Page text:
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. Last Updated: 07/27/2016

VTB Boasts Its IPO Will Best Sberbank's

CEO Alexei Kostin touted VTB's upcoming share sale as a "people's IPO" at a news conference Tuesday, as the bank announced a net profit of $1.18 billion for 2006.

"The impetus for the IPO is Russia's booming banking sector, and we intend to capitalize on this by broadening our retail investment and expanding to overseas markets," he said.

Kostin said he expected up to 23 percent of VTB to be sold for at least 120 billion rubles ($4.6 billion).

Russians are actively applying to buy shares in the initial public offering, which started taking domestic orders Monday, Kostin said.

He contrasted the VTB offering with the recent Sberbank share sale, which he called a "local share emission." As the country's first genuine bank IPO, a few mistakes would probably be unavoidable, Kostin said.

Foreign investors will be able to bid when the bank lists on the London Stock Exchange in early May. VTB has hired Citigroup, Deutsche Bank and Goldman Sachs to manage the flotation.

VTB, which is currently 99.9 percent owned by the state, said Tuesday that its earnings to international accounting standards rose by 131 percent last year.

Some analysts expressed doubts about VTB's underlying profitability, however, with Alfa Bank saying in a note to investors Tuesday morning that the banks' expected return on equity was a mere 18 percent, compared with 34 percent for Sberbank. About 40 percent of VTB's 2006 net profit came from its sale of stakes in KaMAZ and International Moscow Bank, Alfa Bank said.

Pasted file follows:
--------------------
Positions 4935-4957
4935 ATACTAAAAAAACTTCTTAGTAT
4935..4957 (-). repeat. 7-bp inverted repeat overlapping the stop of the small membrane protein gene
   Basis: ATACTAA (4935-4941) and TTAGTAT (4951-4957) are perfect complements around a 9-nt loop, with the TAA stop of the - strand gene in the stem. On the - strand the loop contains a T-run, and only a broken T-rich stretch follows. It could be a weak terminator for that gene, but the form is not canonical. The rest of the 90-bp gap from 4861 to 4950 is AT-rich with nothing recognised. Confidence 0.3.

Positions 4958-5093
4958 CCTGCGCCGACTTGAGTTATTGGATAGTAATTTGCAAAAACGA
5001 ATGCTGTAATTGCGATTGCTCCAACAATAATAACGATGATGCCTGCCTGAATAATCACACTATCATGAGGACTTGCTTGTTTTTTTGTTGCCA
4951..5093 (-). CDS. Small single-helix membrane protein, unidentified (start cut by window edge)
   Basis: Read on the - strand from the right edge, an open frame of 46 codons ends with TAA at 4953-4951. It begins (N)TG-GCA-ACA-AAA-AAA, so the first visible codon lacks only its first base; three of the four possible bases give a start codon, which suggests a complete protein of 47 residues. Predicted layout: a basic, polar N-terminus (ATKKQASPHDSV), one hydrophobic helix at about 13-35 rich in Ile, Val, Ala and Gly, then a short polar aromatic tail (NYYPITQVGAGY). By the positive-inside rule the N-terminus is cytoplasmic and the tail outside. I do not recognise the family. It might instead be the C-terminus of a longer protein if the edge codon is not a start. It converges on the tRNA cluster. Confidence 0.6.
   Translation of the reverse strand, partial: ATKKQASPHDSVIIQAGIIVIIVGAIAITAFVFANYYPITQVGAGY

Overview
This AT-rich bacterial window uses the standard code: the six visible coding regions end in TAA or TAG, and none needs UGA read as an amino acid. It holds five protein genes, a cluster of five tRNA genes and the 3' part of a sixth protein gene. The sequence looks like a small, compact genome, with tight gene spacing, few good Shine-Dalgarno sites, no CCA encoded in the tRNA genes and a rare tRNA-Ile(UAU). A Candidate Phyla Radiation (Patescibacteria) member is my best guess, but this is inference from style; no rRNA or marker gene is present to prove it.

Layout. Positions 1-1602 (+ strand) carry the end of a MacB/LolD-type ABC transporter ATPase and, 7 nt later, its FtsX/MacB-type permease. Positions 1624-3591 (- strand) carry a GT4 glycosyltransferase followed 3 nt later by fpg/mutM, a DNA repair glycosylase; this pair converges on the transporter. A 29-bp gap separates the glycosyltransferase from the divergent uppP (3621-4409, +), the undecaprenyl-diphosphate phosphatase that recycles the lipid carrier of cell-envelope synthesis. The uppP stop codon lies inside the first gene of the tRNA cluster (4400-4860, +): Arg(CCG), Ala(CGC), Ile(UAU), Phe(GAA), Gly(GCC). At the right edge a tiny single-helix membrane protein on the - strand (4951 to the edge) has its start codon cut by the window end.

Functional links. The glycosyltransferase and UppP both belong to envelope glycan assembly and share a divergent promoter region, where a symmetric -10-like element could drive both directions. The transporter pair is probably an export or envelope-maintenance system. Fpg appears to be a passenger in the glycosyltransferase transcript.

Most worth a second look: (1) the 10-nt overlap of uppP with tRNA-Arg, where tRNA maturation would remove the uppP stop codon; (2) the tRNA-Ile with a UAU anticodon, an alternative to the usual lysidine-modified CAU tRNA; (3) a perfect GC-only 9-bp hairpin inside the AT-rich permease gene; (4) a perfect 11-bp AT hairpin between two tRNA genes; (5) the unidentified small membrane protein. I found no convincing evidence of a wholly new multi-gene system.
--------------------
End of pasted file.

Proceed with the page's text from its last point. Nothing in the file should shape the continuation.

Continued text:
VTB officials said Tuesday that about 70 percent of the shares would be sold in London. By law, 30 percent of shares in Russian emissions should take place on domestic markets.

Kostin said applications for shares were being accepted at all of the bank's 520 offices nationwide until May 7, adding that Russian citizens and nonresidents alike were eligible to take part.

Lyudmila Chernova, an analyst with think tank IPO Congress, said that with its vast network of political and other connections, VTB had every chance to pull off a successful IPO.

"VTB is a major player, holding about 10 percent of the country's total bank sector assets and a strengthening presence in the CIS," Chernova said. "All this puts VTB in a strong position."

Anders Aslund, senior fellow at the Washington-based Peterson Institute for International Economics, said the share sale appeared to be aimed at generating a war chest to fund future acquisitions.

"VTB is just like Rosneft or Gazprom in that it is launching its IPO just to make more money to acquire other companies for the state," Aslund said.

"VTB will not focus on making profit for investors but will rather act as a state instrument for regulating the economy by reducing capital flight or building up the Russian stock market," he said.